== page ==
The Law of Unintended Consequences #bancookiebanners
There are many reasons why I hate Cookie Banners.
I do not dislike them. I do not find them irritating.
I hate them. With a vengeance.
Over the last 10 years, we have seen the BBC, Google, Microsoft, Apple and many other innovative companies put accessibility at the heart of what they do and they have come out with the most brilliant ideas around assistive technology. During this same time, tragically, we have also seen a well-meaning but completely misguided implementation of what has been the most discriminatory piece of software known today. It has set back the cause of Inclusivity by 20 years and, like lemmings, most all of us have rushed off the cliff edge in the mistaken belief that we had to adopt it.
It is the equivalent of closing down every single lift (elevator) in every single building, everywhere.
I am not exaggerating.
Imagine, if you can, just for a few minutes what life would be like in our society if the lifts stopped working. Gradually, on by one at once and they never worked again? Who would be affected?
It is just too insane to imagine.
However, this is exactly what has happened on the World Wide Web since May 2011.
Slowly, stealthily, spreading like cancer, infecting nearly every website, making life so much harder for blind people who use screen readers. All they want to do is use websites like everyone else.
If you want proof, then watch this video.
For the benefit of the visually impaired, the text on the video frame reads:
If you have a visual impairment, you will most likely use a screen reader when visiting a website.
This is what happens when you visit the Information Commissioner’s Office website when using a screen reader.
The Information Commissioner's Office (ICO) is responsible, amongst other things, for the implementation and enforcement of what is colloquially known as the Cookie Law, in the UK. Many other websites have implemented a Cookie Banner in the same way that the ICO has, working on the assumption that the ICO's website would be a good example of best practice.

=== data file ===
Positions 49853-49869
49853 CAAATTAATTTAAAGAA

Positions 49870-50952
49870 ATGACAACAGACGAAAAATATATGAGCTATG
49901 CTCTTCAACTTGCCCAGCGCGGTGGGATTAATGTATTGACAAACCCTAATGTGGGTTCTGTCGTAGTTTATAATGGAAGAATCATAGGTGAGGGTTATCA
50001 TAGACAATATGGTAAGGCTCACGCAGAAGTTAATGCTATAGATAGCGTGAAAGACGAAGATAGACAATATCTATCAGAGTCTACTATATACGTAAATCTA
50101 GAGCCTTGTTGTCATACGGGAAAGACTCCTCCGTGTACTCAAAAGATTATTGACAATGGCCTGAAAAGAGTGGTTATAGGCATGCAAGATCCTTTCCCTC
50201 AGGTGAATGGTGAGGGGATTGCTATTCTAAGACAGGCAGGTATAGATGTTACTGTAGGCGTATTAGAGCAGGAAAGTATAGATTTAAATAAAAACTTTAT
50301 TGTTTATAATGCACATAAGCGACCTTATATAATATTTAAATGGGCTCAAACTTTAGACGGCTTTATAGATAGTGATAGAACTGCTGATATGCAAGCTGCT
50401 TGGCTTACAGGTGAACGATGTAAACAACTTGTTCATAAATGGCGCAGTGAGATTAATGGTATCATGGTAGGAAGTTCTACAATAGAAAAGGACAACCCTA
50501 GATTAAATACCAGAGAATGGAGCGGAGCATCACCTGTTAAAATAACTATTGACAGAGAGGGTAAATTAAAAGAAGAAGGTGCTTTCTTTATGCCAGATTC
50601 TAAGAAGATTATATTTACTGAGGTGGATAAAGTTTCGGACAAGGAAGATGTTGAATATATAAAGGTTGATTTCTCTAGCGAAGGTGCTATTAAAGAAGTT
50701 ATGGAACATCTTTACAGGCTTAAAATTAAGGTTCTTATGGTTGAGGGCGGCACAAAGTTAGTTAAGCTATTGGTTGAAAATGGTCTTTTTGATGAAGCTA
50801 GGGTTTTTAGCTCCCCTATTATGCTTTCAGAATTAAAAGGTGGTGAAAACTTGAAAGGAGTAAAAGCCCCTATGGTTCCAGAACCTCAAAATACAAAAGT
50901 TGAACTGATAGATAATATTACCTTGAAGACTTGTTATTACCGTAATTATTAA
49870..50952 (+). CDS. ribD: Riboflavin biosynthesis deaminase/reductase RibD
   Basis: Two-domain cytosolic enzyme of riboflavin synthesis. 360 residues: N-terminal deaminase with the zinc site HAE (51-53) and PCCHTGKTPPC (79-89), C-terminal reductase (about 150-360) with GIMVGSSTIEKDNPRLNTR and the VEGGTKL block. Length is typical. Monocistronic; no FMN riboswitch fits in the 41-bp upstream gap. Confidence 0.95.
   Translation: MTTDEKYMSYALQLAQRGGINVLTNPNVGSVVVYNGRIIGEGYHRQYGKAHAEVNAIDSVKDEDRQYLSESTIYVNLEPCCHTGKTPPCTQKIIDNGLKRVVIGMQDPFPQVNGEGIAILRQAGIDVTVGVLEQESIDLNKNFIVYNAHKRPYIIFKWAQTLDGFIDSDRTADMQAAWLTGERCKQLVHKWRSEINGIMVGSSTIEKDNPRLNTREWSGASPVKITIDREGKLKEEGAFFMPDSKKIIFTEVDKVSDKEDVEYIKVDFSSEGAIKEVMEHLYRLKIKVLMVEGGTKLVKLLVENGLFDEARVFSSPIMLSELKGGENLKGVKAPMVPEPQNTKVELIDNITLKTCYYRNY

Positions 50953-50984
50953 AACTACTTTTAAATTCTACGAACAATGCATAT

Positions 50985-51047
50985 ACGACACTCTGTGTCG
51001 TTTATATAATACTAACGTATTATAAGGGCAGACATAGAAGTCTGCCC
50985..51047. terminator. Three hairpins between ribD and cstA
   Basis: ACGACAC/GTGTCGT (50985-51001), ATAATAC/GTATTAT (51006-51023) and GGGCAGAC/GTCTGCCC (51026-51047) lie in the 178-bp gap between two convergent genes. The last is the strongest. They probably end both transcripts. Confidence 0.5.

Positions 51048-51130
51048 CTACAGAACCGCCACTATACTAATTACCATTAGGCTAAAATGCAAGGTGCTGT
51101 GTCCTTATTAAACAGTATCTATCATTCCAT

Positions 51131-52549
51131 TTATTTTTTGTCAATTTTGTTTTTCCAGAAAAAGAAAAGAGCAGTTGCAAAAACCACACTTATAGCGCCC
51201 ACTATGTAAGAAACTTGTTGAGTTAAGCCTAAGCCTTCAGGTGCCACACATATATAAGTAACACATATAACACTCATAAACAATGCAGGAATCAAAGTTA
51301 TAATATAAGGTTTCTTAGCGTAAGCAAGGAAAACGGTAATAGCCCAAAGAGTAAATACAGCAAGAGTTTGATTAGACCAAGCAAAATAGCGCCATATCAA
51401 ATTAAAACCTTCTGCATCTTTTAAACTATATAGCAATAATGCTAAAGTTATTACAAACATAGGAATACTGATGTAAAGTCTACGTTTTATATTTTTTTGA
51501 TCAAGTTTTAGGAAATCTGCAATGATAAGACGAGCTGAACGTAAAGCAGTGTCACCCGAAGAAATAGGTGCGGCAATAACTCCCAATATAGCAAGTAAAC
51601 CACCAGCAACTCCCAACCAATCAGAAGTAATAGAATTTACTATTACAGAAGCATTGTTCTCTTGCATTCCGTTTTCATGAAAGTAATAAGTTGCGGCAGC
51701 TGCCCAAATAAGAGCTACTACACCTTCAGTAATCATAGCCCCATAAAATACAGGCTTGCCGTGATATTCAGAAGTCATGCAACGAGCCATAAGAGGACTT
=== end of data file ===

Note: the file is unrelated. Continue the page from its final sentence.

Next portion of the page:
Just to explain, this video is 2 minutes and 48 seconds long. During this time, someone using a screen reader would be completely unaware of the website they were on. There is no mention of the Information Commissioner's Office, not once. At the point where the video finished, there is a link to Skip to the Main Content. This allows someone to jump past all of the navigation links and actually hear what is on the home page and know whose website it is and what they do.
Would you wait 2 minutes and 48 seconds for a website to load so you could find out what it actually was?
I am not a Legal Expert but, to me, forcing a visually impaired person to wait 2 minutes and 48 seconds before having the opportunity to know which website they were on, is a clear breach of the Equality Act. I also consider that every website that has a similar Cookie Banner is also in clear breach of the Equality Act.
This is the Law of Unintended Consequences and it needs to stop. Now. #bancookiebanners
If you want to find out more about this, please come along to one of my website accessibility workshops.
It is held on the first Wednesday of every month at 4pm, please follow this link to find out more: https://webaccess.live
Access by Design.
Beautiful, Accessible, Web Design, Chichester.
We are Changing the World, One Website at a Time.